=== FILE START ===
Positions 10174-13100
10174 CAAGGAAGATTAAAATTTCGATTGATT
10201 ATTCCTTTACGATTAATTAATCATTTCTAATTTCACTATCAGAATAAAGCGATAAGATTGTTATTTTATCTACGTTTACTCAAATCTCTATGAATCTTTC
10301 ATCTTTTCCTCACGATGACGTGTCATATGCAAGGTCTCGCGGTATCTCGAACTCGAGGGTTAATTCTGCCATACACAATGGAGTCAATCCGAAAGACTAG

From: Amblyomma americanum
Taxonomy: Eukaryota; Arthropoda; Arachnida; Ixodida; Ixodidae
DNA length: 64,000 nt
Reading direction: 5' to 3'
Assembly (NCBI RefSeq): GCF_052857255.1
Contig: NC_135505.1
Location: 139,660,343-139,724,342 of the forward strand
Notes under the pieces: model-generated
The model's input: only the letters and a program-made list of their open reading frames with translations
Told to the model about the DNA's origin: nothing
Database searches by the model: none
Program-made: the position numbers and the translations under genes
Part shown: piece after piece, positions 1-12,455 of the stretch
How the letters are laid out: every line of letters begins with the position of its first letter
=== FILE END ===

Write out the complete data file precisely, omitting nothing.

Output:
Positions 10174-13100
10174 CAAGGAAGATTAAAATTTCGATTGATT
10201 ATTCCTTTACGATTAATTAATCATTTCTAATTTCACTATCAGAATAAAGCGATAAGATTGTTATTTTATCTACGTTTACTCAAATCTCTATGAATCTTTC
10301 ATCTTTTCCTCACGATGACGTGTCATATGCAAGGTCTCGCGGTATCTCGAACTCGAGGGTTAATTCTGCCATACACAATGGAGTCAATCCGAAAGACTAG

From: Amblyomma americanum
Taxonomy: Eukaryota; Arthropoda; Arachnida; Ixodida; Ixodidae
DNA length: 64,000 nt
Reading direction: 5' to 3'
Assembly (NCBI RefSeq): GCF_052857255.1
Contig: NC_135505.1
Location: 139,660,343-139,724,342 of the forward strand
Notes under the pieces: model-generated
The model's input: only the letters and a program-made list of their open reading frames with translations
Told to the model about the DNA's origin: nothing
Database searches by the model: none
Program-made: the position numbers and the translations under genes
Part shown: piece after piece, positions 1-12,455 of the stretch
How the letters are laid out: every line of letters begins with the position of its first letter